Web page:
On 11 October 2021, the Real Property Amendment (Certificates of Title) Act 2021 commenced, which abolished the Certificates of Title (CTs) and the control of the right to deal (CoRD) framework. All existing CTs have been cancelled and CTs will no longer be issued. Existing CTs will not need to be produced, and CoRD holder consent will not be required, for a dealing or plan to be registered. All existing Guidelines subject to this change are currently being reviewed and will be updated to reflect these changes. For further information regarding the abolition of CTs, please see https://www.registrargeneral.nsw.gov.au/property-and-conveyancing/eConveyancing/abolition-of-certificates-of-title

Part 4 - Optional matters

These by-laws may be amended or revoked by a special resolution of the community, precinct or neighbourhood association.

This part may include any other by-laws that the developer wishes to add. Schedules 3 and 4 Community Land Development Act 1989 identifies such items as keeping of animals, laundry, safety and security measures, noise control and trading activities that a developer may wish to address. These matters are itemised for assistance only and are not intended to limit the matters that may be included.

1. Keeping of animals

This may detail whether and under what conditions a proprietor or occupier may keep on the community property a domestic animal or pet.

2. Laundry

Whether there are to be any restrictions on where laundry items may or may not be hung to dry should be outlined. In some schemes this mundane matter has the potential to be quite a divisive issue a source of irritation, resentment and conflict.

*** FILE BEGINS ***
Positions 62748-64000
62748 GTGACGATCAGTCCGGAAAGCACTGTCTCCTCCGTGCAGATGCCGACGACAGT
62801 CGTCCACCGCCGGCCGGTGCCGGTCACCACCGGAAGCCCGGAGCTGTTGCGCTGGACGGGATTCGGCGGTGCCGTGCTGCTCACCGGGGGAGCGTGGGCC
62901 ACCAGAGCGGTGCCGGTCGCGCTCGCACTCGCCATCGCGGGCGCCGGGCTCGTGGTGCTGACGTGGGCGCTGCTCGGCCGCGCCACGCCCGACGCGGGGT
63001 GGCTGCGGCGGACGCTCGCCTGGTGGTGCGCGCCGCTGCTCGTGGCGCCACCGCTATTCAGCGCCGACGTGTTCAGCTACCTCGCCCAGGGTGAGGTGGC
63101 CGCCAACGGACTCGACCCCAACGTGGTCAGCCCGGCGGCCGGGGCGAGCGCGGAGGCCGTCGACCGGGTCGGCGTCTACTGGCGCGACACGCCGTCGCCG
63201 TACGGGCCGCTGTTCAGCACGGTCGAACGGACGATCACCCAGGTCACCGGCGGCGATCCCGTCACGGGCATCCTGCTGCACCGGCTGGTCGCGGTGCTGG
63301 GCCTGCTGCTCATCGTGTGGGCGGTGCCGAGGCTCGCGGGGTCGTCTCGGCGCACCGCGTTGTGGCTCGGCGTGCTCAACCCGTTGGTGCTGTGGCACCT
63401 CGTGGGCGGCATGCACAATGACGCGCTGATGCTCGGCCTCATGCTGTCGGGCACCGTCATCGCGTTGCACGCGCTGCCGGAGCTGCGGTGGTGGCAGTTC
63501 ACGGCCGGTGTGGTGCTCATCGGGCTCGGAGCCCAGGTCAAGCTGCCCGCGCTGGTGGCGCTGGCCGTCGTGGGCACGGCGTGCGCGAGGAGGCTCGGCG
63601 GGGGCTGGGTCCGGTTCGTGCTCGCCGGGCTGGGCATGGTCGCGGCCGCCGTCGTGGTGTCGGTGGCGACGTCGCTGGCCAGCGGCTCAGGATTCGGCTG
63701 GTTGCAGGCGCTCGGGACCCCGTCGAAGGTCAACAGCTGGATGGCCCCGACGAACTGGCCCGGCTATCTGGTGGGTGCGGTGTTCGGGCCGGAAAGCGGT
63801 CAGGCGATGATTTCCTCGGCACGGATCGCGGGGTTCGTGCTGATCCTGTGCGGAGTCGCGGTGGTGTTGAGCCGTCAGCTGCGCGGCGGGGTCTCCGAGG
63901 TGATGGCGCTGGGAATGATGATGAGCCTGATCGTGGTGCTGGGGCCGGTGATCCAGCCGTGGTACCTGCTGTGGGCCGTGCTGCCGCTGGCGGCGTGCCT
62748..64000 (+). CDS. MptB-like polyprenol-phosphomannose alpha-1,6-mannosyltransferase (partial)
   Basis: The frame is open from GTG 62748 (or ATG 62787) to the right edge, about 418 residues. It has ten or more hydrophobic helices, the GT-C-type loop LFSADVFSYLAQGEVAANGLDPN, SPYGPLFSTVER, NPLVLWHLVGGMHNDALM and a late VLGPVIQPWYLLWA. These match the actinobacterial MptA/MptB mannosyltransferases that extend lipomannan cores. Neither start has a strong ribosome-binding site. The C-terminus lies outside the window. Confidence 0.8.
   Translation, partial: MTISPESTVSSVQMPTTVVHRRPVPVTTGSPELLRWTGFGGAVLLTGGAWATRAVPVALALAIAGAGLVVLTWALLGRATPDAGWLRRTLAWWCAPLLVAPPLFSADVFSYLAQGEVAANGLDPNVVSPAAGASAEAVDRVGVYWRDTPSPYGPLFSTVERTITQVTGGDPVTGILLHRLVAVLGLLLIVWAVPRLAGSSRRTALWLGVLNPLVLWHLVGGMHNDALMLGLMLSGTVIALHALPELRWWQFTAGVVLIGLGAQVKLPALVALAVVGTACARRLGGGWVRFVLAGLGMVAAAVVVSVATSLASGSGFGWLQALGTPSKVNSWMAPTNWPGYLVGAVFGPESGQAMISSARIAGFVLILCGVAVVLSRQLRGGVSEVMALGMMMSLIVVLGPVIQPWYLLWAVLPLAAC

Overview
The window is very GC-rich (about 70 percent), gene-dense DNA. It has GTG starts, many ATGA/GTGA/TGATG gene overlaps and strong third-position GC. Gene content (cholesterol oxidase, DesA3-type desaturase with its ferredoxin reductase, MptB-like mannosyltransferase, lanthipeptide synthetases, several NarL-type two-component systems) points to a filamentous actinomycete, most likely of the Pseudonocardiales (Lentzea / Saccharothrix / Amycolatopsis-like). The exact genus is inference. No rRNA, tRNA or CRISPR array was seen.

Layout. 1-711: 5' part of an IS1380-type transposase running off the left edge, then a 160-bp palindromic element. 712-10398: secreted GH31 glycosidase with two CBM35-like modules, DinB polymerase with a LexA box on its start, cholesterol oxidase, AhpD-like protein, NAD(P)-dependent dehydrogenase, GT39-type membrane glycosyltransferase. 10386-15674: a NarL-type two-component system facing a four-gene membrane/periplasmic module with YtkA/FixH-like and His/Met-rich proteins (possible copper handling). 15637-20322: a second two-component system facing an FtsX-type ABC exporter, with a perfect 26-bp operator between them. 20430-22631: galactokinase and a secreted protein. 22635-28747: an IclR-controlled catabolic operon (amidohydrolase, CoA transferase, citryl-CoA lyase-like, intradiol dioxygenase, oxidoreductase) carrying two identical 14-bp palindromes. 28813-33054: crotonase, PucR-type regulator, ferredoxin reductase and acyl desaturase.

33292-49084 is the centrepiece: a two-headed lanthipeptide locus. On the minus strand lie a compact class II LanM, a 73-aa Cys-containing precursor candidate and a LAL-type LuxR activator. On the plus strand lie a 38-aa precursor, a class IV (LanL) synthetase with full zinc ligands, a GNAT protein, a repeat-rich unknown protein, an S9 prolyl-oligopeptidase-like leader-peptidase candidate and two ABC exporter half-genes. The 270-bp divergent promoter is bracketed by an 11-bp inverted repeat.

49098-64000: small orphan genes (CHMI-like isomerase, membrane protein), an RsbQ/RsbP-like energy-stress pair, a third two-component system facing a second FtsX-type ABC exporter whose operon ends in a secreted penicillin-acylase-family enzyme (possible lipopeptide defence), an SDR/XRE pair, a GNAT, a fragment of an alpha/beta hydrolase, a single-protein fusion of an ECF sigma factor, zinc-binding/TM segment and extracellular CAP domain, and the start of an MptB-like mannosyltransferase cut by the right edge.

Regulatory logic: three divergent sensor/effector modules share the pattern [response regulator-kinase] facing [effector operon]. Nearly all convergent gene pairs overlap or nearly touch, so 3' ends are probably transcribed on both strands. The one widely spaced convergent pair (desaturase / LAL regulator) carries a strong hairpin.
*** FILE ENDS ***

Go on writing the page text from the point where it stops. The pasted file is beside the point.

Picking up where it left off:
3. Safety and security measures

Details of any security systems may be set out along with details of any controls to be imposed to enhance safety within the scheme. Provisions may be made for:

  • the use and storage of dangerous chemicals etc associated with commercial or industrial lots
  • the care and control of children within lots and association property
  • fencing and security gates around recreation areas such as swimming pools
  • in rural schemes, the utilisation of dangerous farm machinery, pesticides and other chemicals.

4. Noise control

Provisions may be included defining unacceptable noise levels, dealing with noise control and with the obligation of the proprietor of a lot within the scheme not to interfere with the quiet enjoyment of another lot. Where the scheme includes commercial property and the potential exists for noise or other disturbances from parking areas, road access, music from taverns etc specific by-laws should be considered.

5. Trading activity

Details may be provided of any business or trading activity to be carried out by the association and the method of distributing and sharing any profit or loss.

6. Statutory easements

If statutory easements are to be created a diagram must be included showing the position of the service lines in accordance with s.36 Community Land Development Act 1989. The easements listed in the by-law should be consistent with those shown on the diagram.

7. On-going service contracts

Details of any service arrangements, other than service agreements made with a public authority, must be provided if the agreements are intended to continue after the first annual general meeting. Failure to disclose such agreements may result in their termination at the end of the first annual general meeting in accordance with s.24 Community Land Management Act 1989.

8. Accessways

If any association property is to be set apart as public or private accessway a plan defining the site must be annexed in accordance with Part 5 Community Land Development Act 1989.

9. Leases of additional land by association

Details of any leases of land by the association for communal purposes (e.g. for a marina on a river adjoining the community parcel) and the relevant rents, terms and maintenance provisions may be provided. Details of any sub-leases could also be included in the by-laws.